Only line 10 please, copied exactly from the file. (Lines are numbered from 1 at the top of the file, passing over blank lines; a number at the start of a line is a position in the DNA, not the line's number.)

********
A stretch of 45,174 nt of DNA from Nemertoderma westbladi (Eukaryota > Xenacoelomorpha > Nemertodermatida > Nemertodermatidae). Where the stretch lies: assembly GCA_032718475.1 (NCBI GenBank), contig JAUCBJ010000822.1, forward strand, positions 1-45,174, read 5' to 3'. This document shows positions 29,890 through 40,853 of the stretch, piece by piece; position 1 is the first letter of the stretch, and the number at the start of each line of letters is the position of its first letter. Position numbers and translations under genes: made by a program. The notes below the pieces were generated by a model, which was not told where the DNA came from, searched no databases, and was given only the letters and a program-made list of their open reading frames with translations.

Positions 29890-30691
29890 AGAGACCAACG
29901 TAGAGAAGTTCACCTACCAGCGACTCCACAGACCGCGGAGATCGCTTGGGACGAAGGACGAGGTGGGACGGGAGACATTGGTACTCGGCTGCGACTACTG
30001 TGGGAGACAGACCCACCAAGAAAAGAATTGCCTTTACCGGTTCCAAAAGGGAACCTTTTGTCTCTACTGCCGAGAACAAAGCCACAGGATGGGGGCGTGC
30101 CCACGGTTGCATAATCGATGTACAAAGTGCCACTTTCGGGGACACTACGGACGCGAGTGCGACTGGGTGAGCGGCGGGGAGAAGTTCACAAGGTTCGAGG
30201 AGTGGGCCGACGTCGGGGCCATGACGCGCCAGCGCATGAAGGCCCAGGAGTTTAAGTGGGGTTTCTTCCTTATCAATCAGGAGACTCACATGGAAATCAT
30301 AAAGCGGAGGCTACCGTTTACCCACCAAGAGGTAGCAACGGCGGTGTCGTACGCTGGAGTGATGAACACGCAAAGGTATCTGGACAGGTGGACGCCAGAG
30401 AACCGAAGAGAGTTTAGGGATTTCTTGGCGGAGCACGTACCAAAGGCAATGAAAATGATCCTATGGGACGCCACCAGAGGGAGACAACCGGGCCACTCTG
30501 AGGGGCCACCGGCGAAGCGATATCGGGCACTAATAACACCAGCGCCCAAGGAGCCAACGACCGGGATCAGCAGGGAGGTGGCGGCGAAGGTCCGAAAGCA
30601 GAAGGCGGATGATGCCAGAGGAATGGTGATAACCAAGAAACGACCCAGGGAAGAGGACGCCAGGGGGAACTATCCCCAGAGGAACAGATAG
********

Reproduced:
30501 AGGGGCCACCGGCGAAGCGATATCGGGCACTAATAACACCAGCGCCCAAGGAGCCAACGACCGGGATCAGCAGGGAGGTGGCGGCGAAGGTCCGAAAGCA